What is my vision for the future for MCC? My vision is that MCC will become an educational institution of excellence by providing students with the highest quality educational experience to enable each student to achieve his/her full potential, to become highly educated, responsible citizens committed to bettering themselves, their families and their fellow Indian citizens, by acting with honesty, integrity, objectivity, efficiency and in a selfless manner whilst striving to be the best themselves.

How can this be achieved? I make a few suggestions for the future:

l. By outstanding leadership from the top, with leaders chosen on merit, with no place for politics. The golden standard being selfless outstanding leaders like the Rev. Miller, Boyd and Devanesan. This in no way implies that the current Principal was not chosen on merit. The responsibility for recruiting, nurturing and retaining outstanding leaders rests with the Board.

2. By recruiting, motivating and retaining the best teachers and researchers of any creed. This will be enabled by human resource development practices which reward excellence and do not accept mediocrity.

3. Enable students to be highly sought after by employers by inculcating in them high moral and ethical values combined with developing their intellectual, communication, teamwork, leadership and enquiry skills with an ability and work ethic to apply their theoretical knowledge to solving practical problems.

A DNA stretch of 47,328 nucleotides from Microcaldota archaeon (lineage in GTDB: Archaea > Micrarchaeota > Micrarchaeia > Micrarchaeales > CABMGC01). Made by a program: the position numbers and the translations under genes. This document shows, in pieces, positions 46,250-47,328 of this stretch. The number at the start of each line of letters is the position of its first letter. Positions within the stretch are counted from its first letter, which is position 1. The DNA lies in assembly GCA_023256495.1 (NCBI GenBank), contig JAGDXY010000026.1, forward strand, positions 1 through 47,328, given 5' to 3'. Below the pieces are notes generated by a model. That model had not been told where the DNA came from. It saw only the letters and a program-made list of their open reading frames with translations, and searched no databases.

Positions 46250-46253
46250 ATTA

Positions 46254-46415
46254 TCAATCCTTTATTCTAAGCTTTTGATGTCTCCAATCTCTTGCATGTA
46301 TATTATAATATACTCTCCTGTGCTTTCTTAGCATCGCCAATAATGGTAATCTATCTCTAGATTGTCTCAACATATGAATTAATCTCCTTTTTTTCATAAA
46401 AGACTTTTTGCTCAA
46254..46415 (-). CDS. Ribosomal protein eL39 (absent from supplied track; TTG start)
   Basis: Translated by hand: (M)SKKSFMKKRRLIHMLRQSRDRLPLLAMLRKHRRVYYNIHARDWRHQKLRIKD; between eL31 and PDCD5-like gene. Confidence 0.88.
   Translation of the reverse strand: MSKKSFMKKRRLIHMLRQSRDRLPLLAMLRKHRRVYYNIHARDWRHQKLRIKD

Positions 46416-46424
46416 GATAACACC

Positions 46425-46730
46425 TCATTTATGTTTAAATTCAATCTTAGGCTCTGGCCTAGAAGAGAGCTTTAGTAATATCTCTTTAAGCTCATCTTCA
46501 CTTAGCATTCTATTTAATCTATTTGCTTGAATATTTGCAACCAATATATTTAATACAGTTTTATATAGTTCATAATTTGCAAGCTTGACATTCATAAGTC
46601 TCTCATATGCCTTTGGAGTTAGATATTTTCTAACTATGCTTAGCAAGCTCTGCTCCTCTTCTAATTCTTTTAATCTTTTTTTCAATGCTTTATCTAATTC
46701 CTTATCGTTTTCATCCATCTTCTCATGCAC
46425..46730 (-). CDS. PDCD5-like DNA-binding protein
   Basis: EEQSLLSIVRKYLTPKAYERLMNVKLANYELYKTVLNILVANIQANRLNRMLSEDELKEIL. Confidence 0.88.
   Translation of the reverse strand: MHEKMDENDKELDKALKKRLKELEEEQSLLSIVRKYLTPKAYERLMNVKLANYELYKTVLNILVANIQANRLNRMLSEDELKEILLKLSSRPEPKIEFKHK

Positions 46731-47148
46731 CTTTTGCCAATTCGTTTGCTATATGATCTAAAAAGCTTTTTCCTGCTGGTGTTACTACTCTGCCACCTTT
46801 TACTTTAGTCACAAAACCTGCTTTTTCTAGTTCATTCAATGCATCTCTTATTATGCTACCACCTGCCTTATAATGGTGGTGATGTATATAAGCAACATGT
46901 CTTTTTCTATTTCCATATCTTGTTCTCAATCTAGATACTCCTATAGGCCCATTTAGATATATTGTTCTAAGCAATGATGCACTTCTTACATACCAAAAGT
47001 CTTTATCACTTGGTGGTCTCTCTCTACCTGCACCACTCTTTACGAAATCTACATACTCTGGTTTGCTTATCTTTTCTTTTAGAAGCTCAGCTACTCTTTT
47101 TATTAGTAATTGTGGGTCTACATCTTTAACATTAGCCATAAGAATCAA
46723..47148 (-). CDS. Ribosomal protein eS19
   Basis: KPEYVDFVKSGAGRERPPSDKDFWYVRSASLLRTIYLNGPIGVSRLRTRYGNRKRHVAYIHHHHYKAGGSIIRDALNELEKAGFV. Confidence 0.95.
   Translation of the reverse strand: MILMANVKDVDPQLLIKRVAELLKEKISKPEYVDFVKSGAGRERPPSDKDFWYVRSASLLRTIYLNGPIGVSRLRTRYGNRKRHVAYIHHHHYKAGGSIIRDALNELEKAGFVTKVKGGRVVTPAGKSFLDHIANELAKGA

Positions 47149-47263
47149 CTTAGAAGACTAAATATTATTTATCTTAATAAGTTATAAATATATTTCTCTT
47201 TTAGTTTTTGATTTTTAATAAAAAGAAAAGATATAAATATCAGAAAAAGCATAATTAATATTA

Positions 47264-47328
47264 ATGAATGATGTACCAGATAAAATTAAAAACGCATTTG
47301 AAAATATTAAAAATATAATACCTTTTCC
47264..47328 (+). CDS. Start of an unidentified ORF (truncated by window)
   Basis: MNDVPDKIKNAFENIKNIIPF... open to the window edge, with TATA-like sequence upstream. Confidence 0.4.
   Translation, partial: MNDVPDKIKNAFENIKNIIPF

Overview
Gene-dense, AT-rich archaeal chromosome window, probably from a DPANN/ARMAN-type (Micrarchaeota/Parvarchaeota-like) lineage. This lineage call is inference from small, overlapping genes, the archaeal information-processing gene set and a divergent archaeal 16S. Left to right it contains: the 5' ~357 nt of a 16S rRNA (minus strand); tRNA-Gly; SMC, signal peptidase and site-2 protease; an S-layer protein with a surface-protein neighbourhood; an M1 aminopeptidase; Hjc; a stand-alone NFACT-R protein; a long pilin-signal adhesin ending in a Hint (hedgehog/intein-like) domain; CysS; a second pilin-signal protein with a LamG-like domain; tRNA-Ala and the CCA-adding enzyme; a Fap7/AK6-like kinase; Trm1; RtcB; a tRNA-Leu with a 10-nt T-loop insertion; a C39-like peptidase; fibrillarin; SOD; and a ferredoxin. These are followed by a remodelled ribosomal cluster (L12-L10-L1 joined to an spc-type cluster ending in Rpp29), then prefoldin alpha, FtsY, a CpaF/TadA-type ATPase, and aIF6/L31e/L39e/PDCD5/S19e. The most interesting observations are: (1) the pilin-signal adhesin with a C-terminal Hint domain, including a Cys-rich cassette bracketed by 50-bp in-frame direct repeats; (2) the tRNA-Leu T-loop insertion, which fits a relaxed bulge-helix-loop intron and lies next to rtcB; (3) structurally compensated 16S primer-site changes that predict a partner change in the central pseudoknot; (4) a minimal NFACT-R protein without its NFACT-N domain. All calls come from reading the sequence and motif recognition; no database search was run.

4. Use new technology to make best use of student and lecturer contact time to explain rather than dictating notes.

5. Run the college on business principles of efficiency, effectiveness, and investing to save, so surpluses can be generated to invest in improving equipment or buildings to improve student experience.

6. Know which courses cover their cost, so efficiencies can be made.

7. Ensure all lecturers have a teaching qualification.

8. Explore introducing subjects like Finance, Law, Banking, Pharmacy and Pharmacology which have links with existing subjects like Commerce and Chemistry.

9. Improve student employability by considering teaching subjects like Mandarin, Portuguese, and presentational skills. Also set up an Advisory Management Board for each subject with outside experts and employers who can advise on how students can meet employers' needs.

In all this I am talking with 17 years' experience in higher education in the UK, including seven years as Chairman of Birmingham City University which has 23,000 students.

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In this issue

Government offers hope again for Heritage Act
The least pedestrian-friendly Indian city: Chennai
When will we get all this power?
An exchange of letters
Perambur Railway Hospital - A remarkable journey to excellence
An Old Boy's advice
METERPODU – A work in progress
The economist as a Shakespearean scholar
A Chola temple near Tambaram

Our Regulars

Short 'N' Snappy
Our Readers Write
Quizzin' with Ram'nan
Dates for your diary